I say no, and I don’t see a single bit of statistical evidence to the contrary. I see plenty of evidence that Rodman is one of the least balanced players ever, but no real evidence as to why this should affect his team’s ability to win games with him as a focal point. And while I would agree that most historical top guys on championship teams had more balance than Rodman, we have failed to come up with a single adequate comparison for Rodman as a player, so I don’t think that these comparisons invalidate him in any way.

            I’m a bit confused by your strong stance on this topic. Usually you seem like a guy who believes in the power of statistics to inform, yet in this case you’re very resistant to the argument they support. If you don’t buy my statistical argument, I’m curious why not. If there’s data I don’t know about, I’m open to it. But you can’t argue against solid objective data with subjective arguments effectively. It’s no different than me arguing that Kobe’s Mr. Clutch-my opinion would always lose to your informed statistical analysis.

            Great debate, and much respect.

            Posted by Lochpster | August 22, 2011, 3:00 pm
          • Lochpster,

            Interesting points. Here are my thoughts:

            The reason that I have often embraced conventional stats is because they bring us closer to the truth and offer a form of factual evidence. However, factual evidence is not necessarily limited to conventional statistics. In other words, I am not ignoring the factual evidence that you have brought to the table in the form of +/- statistics. Instead, I am choosing to place greater value on alternative factual evidence which I believe to be even more compelling: In the 60+ years of NBA history, a player such as Rodman (dominant in defense and rebounding, yet exhibiting a poor offensive game) has never proven to serve as the #2 on a championship team, and I do not believe that players such as Russell, Mutombo, Gasol, Dandridge, etc.. are similar to Rodman on both sides of the ball. Russell, Mutumbo, Gasol, Dandridge, exhibited more offensive production, and were more balanced on the offense/defense scale. And I do believe that offense is an extremely important requirement from the second best player on the team. In fact, with the exception of perhaps Russell and Dumars (off the top of my head) I do not think that it is a coincidence that the second best player on the majority of championship teams also happened to be the second best offensive player as well. As such, while players such as Gasol, Russell, Mutombo, Dandridge may not have excelled on one side of the ball to the same degree as Rodman, I believe that they were a better fit in serving as the second best player on a championship team because of their offense/defense balance, and I consider history to be my form of evidence, whether we want to categorize it as statistical or factual.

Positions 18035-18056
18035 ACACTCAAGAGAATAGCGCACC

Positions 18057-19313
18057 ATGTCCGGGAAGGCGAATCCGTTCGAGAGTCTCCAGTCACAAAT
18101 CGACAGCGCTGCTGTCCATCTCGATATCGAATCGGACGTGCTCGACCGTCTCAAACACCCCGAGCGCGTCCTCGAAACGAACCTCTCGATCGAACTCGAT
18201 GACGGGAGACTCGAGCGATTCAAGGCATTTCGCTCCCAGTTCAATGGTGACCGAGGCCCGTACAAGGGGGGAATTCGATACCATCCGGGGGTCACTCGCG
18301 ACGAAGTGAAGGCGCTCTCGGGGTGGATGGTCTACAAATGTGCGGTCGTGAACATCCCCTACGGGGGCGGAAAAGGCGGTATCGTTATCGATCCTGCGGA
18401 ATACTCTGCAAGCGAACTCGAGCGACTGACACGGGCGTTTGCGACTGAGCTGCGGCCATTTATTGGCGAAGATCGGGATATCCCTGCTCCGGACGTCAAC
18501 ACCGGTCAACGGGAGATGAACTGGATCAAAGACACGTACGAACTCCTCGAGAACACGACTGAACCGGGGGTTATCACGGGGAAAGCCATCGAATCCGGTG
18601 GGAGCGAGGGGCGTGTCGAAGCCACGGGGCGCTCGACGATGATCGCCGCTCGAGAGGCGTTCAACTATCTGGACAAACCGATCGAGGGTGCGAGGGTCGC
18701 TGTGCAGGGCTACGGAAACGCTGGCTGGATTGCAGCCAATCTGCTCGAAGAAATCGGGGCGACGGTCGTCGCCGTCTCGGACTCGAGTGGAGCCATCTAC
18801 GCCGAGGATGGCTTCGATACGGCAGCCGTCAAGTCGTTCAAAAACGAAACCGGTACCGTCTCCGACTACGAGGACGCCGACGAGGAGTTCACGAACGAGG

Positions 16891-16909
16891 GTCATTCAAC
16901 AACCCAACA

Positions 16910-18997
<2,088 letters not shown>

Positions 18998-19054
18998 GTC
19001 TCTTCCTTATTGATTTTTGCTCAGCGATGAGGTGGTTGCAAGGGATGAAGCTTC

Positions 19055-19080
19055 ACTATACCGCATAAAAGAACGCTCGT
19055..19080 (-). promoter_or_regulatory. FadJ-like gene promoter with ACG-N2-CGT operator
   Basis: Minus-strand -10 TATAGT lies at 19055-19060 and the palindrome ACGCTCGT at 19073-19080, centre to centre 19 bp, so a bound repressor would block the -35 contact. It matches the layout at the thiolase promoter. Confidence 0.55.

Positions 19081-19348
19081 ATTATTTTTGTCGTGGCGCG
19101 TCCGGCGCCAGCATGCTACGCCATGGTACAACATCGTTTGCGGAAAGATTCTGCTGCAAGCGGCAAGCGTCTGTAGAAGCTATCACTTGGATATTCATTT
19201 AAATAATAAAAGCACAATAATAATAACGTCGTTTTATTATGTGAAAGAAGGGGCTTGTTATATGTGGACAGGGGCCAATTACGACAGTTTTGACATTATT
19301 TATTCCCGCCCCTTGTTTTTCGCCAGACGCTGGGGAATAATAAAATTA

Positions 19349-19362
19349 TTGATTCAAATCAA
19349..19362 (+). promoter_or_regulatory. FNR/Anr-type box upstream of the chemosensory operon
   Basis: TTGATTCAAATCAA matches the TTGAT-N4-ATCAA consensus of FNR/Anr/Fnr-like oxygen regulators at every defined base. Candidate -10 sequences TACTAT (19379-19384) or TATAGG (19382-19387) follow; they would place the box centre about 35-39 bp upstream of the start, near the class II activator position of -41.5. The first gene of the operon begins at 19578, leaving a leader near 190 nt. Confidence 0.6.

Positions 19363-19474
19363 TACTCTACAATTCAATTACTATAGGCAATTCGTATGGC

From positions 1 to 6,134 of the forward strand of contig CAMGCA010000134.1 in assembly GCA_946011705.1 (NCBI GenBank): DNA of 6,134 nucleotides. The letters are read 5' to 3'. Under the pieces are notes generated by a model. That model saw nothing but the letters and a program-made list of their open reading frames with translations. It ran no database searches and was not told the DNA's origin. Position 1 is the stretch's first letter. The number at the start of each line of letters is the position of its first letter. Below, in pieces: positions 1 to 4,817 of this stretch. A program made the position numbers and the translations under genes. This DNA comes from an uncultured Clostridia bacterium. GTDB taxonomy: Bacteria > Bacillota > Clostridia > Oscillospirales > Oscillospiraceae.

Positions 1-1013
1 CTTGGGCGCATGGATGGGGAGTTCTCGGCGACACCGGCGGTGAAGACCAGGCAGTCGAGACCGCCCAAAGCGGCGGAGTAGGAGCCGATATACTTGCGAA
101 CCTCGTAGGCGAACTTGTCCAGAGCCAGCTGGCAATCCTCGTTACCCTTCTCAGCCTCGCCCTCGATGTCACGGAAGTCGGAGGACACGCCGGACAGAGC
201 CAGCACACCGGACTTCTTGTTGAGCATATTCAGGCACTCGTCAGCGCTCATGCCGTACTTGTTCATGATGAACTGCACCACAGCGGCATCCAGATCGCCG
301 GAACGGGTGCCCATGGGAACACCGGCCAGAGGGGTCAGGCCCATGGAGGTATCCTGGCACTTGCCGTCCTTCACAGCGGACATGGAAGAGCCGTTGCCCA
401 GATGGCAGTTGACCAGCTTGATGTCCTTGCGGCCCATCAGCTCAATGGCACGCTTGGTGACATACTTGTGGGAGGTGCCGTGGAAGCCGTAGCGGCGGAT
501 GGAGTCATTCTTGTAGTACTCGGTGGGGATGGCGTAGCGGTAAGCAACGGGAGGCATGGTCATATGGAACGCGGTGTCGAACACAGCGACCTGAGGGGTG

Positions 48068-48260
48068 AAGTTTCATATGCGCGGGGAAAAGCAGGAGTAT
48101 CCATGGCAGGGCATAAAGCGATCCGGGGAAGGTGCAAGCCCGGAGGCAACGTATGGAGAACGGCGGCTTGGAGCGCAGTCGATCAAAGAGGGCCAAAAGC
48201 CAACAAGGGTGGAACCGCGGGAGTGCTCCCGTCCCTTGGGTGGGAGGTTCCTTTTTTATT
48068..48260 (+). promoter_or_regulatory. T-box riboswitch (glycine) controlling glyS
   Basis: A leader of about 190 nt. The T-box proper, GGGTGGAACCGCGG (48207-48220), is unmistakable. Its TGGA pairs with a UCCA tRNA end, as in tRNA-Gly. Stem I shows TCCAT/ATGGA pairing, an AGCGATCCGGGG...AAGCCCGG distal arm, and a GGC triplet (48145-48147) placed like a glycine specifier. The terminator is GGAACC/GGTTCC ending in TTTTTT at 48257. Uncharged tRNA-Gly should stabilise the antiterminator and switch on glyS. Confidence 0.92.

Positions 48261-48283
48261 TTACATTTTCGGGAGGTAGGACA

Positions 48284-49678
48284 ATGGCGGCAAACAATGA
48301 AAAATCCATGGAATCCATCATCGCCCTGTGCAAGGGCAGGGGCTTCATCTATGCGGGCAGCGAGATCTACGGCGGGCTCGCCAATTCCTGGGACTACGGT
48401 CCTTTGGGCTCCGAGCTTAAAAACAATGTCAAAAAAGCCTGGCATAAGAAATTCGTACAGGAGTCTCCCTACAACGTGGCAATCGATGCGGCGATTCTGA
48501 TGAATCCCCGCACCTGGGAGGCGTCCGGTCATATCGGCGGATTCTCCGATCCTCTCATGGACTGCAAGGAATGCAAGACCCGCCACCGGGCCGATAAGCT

Now, can I definitively prove that Dennis Rodman as a #2 would have never won a Championship? No, not definitively. In fact, part of the challenge may be that with the exception of 94 and 95 seasons with Spurs, Rodman was never more than the 3rd best player on ANY team, least less those 5 championship teams. However, I do believe that there is less pressure and focus in being the 3rd best player on a team vs. 2nd best player, just as there is less pressure and focus in being the second best player vs. best player. This is why I believe that his +/- is so high – Rodman was ideally suited to provide maximum impact as the 3rd best player on a championship caliber team. It is where he fit best. In fact, I am highly skeptical that his +/- would have been as high had he been the second best player for most of his career. Was he an incredible impact player? Absolutely. But that doesn’t mean he is a #2.

            I also want to respond to your definition of talent – “A more talented player would be one who creates a greater net effect on the score and his team’s chances of winning”. This is a very ambiguous definition and I would argue that it is very circumstantial, regardless of how you define talent. For example, Larry Bird was arguably the more talented player and as a Celtic, impacted winning more than Scottie Pippen would have in the same role. However, I strongly believe that as a Bull, Scottie was a better fit, and complimented Jordan far better than Bird could have. In essence, he played the necessary role on the Bulls better than Bird would have. Having the right pieces is most important, and I believe that Rodman fit better as the #3 than he ever would have as the #2.